Carrier groups get ready to duke it out on global trade lanes
Container shipping’s new mega alliances are all positioning themselves for a running start once their proposed tie-ups jump through the regulatory hoops.
News on the alliances dominated headlines this week, topped by Evergreen joining the CKYH alliance on Asia-Europe. Taiwan’s top carrier joins Cosco, "K" Line, Yang Ming and Hanjin, adding an “E” to the new CKYHE alliance.
The CKYHE will start in mid-April with six joint services between Asia and Northern Europe, and four loops dedicated to the Asia-Mediterranean route.
Close on the heels of that announcement was news that the G6 alliance has planned a host of transpacific and transatlantic services. The expansion will see the alliance - APL, Hapag-Lloyd, Hyundai Merchant Marine, MOL, NYK and OOCL - offering 29 services on a network that covers all three major east-west trades.
Then there is the P3 network of Maersk Line, CMA CGM and MSC. The greatest scrutiny is falling on this alliance. Regulators in the EU, Germany, the US, Korea and China are trying to establish whether the giant partnership will contravene competition laws.
Objections from liner customers concerned that the P3 will dominate the market and force up rates and from suppliers fearing they will be squeezed even further have caught the attention of regulators always eager to tackle the big players.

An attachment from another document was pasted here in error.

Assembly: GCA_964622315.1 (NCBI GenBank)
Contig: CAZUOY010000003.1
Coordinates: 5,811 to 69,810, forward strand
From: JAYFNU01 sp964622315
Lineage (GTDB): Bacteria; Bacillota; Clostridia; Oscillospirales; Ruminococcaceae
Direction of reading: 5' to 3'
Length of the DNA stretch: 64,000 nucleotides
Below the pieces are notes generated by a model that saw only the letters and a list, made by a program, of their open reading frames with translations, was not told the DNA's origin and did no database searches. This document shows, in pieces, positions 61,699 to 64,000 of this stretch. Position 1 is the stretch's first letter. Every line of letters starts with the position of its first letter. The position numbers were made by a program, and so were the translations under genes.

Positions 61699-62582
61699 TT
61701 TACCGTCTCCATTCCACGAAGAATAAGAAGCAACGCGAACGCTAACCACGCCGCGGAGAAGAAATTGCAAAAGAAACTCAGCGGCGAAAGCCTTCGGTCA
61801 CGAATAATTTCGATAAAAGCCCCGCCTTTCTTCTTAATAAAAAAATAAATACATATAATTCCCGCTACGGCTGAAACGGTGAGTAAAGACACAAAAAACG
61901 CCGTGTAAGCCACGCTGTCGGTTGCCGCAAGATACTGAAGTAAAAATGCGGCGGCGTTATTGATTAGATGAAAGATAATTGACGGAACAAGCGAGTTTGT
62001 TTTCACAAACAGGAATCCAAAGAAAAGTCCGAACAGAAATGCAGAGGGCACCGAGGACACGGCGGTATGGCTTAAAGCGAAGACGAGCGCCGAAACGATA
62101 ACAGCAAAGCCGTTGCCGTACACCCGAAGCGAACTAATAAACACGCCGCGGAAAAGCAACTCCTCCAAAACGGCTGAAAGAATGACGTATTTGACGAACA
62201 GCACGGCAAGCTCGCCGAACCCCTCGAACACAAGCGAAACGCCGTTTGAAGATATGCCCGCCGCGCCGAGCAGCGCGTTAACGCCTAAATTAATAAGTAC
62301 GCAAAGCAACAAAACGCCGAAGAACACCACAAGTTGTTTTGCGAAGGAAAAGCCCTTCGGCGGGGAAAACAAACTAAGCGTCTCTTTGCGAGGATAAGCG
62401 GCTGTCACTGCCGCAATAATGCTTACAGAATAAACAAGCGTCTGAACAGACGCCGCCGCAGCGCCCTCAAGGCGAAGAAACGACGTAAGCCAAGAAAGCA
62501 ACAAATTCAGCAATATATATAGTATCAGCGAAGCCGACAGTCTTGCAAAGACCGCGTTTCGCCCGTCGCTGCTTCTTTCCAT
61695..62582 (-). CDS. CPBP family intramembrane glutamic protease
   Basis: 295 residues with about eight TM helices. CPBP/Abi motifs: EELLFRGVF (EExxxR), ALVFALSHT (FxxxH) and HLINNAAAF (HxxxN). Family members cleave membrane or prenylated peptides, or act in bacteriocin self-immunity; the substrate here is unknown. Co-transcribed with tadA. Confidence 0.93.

Fuelling the objections is the sheer size of the P3, which will operate 252 container vessels with a total capacity of 2.6 million TEUs on the Asia-Europe, Asia-US West Coast and transatlantic trades from the second quarter of this year.
If approved, the P3 will control around 43 percent of the Asia-Europe market, 41 percent of the transatlantic and 24 percent of the transpacific.
The G6 carriers will have about 22 percent of the Asia-North Europe trade and 41 percent of the transatlantic market. All the P3, G6 and CKYHE members are in the world’s Top 20, and the 14 lines in the three alliances have a market share of over 70 percent of global container traffic.
However, the alliance members point out that they may be partners in services, but all services will be marketed individually as operating alliances, not pricing cartels. Shippers will be able to ask for tenders from each carrier and forwarders will seek freight rates from individual lines.
The US Federal Maritime Commission plans to give its yay or nay on the P3 next month some time and a decision from China and Korea regulators is not expected until after that. The EU … well … who knows how the EU works. Now that the CKYHE alliance proposal has landed on their desk on top of the P3 and G6 files there may be a bit more back-’n-forth before any decision is made.
And that can only happen once role players and stakeholders have been consulted and consensus is reached on matters of mutual concern. Only then can a balance be found between the interests of all parties that addresses individual issues and ensures a level playing field without moving the goal posts.